- Amid escalating trade tensions, a Chinese delegation will travel to the U.S. later this month to discuss trade issues, at the invitation of the U.S. Treasury Department, according to multiple news reports. The exact date of the visit has not been announced.
- This round of talks will be between the U.S. Undersecretary of Treasury for International Affairs and China's Vice Minister of Commerce. The last round, more than two months ago, took place in Beijing between Commerce Secretary Wilbur Ross and Chinese Vice Premier Liu He.
- Hours before news of the August meeting, China's Ministry of Commerce wrote in a statement, "the two governments should conform to the wishes of enterprises and provide them with a favorable environment and stable expectations."
The next looming tariff date between the U.S. and China is Aug. 23, when each nation will begin collecting 25% duties on $16 billion worth of imports. Meanwhile, tariffs on an additional $200 billion of imports from China are still in flux, with the comment period opening next week. At the earliest, those tariffs would go into effect Aug. 31.
With a flurry of tariff activity approaching at the end of the month, the timing of the meeting between China and the U.S. will be critical in determining how the trade war between the two economic powerhouses proceeds.
If the U.S.-China meeting goes anything like the one between the U.S. and European Union last month, when the two parties agreed to work toward zero tariffs, business importing from and exporting to China may be able to breathe a sigh of relief as the trade war subsides.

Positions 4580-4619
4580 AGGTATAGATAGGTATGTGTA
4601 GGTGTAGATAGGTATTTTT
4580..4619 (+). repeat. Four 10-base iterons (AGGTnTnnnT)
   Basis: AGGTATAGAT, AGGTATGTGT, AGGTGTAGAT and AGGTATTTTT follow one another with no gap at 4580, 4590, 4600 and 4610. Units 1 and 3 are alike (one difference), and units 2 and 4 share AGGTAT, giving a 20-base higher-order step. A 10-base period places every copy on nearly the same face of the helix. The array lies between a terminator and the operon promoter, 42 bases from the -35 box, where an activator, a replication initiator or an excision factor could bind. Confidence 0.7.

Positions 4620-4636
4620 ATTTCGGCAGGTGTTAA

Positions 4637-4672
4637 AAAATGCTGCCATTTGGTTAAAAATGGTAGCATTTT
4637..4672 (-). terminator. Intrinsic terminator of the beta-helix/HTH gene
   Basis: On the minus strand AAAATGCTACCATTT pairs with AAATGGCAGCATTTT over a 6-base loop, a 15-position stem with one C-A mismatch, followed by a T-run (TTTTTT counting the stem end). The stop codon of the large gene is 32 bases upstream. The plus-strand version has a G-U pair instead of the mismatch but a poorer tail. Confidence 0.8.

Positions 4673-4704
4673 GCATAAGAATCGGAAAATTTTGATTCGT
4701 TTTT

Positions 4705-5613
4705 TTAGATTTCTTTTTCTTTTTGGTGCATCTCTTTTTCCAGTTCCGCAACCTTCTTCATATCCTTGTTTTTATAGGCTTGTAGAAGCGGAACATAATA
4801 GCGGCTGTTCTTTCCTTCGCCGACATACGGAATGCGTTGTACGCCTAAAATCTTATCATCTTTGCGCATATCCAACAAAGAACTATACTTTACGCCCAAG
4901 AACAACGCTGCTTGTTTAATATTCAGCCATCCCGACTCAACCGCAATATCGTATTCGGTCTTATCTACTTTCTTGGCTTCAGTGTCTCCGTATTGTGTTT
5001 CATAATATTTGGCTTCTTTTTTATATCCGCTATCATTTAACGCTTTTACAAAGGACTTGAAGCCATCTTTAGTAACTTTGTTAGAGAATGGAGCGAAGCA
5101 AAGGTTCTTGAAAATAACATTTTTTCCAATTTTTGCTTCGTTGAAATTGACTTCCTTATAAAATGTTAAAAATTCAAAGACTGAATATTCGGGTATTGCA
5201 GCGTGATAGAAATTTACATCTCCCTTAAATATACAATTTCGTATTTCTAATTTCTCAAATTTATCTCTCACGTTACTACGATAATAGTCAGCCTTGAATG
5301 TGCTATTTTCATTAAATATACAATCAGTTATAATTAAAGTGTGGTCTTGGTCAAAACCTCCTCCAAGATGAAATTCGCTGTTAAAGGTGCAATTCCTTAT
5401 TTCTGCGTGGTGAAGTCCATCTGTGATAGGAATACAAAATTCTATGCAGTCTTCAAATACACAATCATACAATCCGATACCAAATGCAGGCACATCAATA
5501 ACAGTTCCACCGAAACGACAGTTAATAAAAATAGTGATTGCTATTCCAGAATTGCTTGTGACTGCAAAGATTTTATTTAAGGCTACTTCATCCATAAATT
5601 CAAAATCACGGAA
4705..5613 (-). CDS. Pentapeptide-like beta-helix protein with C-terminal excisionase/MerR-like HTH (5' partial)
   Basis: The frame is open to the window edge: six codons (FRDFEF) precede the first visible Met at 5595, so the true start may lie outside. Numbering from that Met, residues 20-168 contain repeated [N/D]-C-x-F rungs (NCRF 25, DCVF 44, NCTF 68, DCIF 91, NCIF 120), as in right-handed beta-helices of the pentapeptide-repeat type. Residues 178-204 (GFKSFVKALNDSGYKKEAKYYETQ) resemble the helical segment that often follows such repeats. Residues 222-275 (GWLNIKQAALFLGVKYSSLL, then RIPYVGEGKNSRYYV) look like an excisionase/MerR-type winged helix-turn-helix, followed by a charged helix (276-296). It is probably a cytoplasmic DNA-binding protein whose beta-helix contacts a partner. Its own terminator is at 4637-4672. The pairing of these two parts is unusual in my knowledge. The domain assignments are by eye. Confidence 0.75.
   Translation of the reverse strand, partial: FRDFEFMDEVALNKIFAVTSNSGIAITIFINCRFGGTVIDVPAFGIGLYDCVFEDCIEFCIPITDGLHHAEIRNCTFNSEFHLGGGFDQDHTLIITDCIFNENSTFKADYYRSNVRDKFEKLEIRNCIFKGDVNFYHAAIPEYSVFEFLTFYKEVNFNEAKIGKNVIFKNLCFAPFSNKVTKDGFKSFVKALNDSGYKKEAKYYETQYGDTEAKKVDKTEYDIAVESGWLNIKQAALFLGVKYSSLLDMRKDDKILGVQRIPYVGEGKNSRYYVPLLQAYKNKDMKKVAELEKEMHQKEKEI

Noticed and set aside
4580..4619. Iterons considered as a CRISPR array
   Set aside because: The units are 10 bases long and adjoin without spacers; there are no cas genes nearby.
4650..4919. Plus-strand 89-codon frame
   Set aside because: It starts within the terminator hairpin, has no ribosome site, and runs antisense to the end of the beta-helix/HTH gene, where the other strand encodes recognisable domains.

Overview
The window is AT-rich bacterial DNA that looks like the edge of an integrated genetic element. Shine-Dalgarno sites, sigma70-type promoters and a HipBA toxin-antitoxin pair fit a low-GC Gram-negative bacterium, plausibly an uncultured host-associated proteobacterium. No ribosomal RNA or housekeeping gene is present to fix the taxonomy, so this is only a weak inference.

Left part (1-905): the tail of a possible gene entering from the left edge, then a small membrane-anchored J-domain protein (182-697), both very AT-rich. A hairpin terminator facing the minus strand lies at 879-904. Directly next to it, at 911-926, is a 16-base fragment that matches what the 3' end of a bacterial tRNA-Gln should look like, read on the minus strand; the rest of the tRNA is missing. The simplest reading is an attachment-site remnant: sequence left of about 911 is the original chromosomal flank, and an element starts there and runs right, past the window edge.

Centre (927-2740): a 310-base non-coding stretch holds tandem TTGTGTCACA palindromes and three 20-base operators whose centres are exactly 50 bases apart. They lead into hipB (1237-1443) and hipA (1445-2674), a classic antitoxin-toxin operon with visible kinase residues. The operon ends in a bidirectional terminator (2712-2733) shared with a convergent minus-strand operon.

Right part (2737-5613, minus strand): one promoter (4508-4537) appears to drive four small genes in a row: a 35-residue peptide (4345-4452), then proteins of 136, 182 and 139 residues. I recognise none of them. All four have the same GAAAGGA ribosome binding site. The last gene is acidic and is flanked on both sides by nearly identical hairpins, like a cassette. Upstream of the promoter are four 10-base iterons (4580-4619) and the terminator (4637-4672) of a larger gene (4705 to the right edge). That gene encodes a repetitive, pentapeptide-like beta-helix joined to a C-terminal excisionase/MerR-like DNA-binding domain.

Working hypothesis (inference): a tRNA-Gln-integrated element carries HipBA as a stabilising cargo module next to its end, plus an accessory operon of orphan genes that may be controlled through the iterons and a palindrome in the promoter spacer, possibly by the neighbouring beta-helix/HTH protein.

But there's no guarantee the meeting will proceed as such. In announcing the late August visit, China's Commerce Ministry said it won't accept "unilateral trade restrictions." Wednesday morning, Donald Trump tweeted "Tariffs are now leading us to great new Trade Deals," signaling he's unwilling to back down on tariffs levied between several U.S. trading partners, the latest being Turkey.
In addition, unlike the U.S.-EU talks, which involved Trump and President of the EU Commission Jean-Claude Juncker, the U.S.-China talks will occur with the U.S. Undersecretary of Treasury for International Affairs, which has downgraded expectations for the meeting.
With uncertainty continuing to surround trade relations, the best course of action for businesses is to be proactive in assessing risks versus benefits of expanding productions outside the U.S., Steve Bowen, chairman and CEO of Maine Pointe, wrote in a bulletin.
"The current tension involves the world’s three biggest economies – the US, China and the EU – and it’s too big to ignore," Bowen wrote.